A moving meditation on mortality by a gifted writer whose dual perspectives of physician and patient provide a singular clarity.

Pub Date: Jan. 19, 2016

ISBN: 978-0-8129-8840-6

Page Count: 248

Publisher: Random House

Review Posted Online: Sept. 30, 2015

Kirkus Reviews Issue: Oct. 15, 2015

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Occasionally wonky but overall a good case for how the dismal science can make the world less—well, dismal.

GOOD ECONOMICS FOR HARD TIMES

“Quality of life means more than just consumption”: Two MIT economists urge that a smarter, more politically aware economics be brought to bear on social issues.

It’s no secret, write Banerjee and Duflo (co-authors: Poor Economics: A Radical Rethinking of the Way To Fight Global Poverty, 2011), that “we seem to have fallen on hard times.” Immigration, trade, inequality, and taxation problems present themselves daily, and they seem to be intractable. Economics can be put to use in figuring out these big-issue questions. Data can be adduced, for example, to answer the question of whether immigration tends to suppress wages. The answer: “There is no evidence low-skilled migration to rich countries drives wage and employment down for the natives.” In fact, it opens up opportunities for those natives by freeing them to look for better work. The problem becomes thornier when it comes to the matter of free trade; as the authors observe, “left-behind people live in left-behind places,” which explains why regional poverty descended on Appalachia when so many manufacturing jobs left for China in the age of globalism, leaving behind not just left-behind people but also people ripe for exploitation by nationalist politicians. The authors add, interestingly, that the same thing occurred in parts of Germany, Spain, and Norway that fell victim to the “China shock.” In what they call a “slightly technical aside,” they build a case for addressing trade issues not with trade wars but with consumption taxes: “It makes no sense to ask agricultural workers to lose their jobs just so steelworkers can keep theirs, which is what tariffs accomplish.” Policymakers might want to consider such counsel, especially when it is coupled with the observation that free trade benefits workers in poor countries but punishes workers in rich ones.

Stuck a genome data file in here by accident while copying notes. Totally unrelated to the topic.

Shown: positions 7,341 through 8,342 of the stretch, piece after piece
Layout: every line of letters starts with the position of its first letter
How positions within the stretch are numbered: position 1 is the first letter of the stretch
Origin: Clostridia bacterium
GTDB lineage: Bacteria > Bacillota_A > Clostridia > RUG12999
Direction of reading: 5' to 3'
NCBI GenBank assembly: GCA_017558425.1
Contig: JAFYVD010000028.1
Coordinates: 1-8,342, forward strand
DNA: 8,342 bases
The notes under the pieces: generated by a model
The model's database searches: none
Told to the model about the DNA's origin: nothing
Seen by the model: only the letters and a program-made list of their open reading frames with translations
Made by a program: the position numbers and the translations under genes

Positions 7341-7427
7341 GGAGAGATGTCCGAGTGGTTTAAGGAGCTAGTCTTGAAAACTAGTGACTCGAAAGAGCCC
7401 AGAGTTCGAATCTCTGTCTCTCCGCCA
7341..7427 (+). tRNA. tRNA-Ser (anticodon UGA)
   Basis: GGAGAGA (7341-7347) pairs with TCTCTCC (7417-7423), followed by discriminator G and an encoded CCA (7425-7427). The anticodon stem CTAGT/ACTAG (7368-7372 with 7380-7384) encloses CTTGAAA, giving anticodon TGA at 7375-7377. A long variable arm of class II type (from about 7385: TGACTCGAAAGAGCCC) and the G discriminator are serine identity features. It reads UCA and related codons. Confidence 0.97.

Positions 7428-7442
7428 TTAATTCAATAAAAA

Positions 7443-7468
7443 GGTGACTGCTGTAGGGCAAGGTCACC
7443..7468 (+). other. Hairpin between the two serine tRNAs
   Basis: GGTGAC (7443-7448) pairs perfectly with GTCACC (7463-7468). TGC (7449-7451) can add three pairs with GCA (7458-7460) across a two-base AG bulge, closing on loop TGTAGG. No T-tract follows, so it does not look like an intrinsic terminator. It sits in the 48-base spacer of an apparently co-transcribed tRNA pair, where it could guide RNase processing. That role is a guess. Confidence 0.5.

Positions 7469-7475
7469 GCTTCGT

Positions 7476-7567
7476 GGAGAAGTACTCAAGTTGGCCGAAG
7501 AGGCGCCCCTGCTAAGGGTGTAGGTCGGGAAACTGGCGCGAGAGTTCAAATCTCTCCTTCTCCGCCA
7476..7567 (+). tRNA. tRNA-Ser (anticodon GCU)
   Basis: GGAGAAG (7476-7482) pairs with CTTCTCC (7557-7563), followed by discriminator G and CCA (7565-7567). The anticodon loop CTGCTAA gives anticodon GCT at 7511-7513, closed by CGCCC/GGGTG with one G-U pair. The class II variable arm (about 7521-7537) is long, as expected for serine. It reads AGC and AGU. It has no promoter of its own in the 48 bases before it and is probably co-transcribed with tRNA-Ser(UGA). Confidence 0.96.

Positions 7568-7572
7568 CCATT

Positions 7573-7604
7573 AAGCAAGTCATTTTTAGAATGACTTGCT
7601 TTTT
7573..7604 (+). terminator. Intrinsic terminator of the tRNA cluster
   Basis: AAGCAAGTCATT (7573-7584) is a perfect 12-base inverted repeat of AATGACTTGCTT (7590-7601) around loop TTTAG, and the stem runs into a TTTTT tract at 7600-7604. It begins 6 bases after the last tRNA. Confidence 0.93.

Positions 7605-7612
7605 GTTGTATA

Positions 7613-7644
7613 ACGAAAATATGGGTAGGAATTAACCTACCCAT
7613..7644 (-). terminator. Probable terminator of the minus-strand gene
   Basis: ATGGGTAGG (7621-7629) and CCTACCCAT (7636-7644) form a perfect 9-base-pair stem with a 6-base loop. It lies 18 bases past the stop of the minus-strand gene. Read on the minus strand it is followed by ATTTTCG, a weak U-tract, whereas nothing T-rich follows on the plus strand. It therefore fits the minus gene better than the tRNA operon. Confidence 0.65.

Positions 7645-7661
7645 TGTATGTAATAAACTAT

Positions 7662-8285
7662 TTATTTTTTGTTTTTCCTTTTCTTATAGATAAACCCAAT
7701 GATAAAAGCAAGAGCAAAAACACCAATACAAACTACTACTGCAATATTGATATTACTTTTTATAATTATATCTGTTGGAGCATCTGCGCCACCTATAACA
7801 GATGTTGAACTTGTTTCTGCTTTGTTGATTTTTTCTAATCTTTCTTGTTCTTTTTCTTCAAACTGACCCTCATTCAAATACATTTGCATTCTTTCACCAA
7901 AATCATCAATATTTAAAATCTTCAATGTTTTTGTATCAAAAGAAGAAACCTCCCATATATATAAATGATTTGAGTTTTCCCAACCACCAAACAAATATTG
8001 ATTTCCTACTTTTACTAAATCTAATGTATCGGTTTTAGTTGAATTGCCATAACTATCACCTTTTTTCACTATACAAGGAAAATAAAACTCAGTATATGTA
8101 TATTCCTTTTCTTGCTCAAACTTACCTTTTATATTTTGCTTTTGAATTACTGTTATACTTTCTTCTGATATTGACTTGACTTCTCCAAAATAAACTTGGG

Occasionally wonky but overall a good case for how the dismal science can make the world less—well, dismal.

Pub Date: Nov. 12, 2019

ISBN: 978-1-61039-950-0

Page Count: 432

Publisher: PublicAffairs

Review Posted Online: Aug. 29, 2019

Kirkus Reviews Issue: Sept. 15, 2019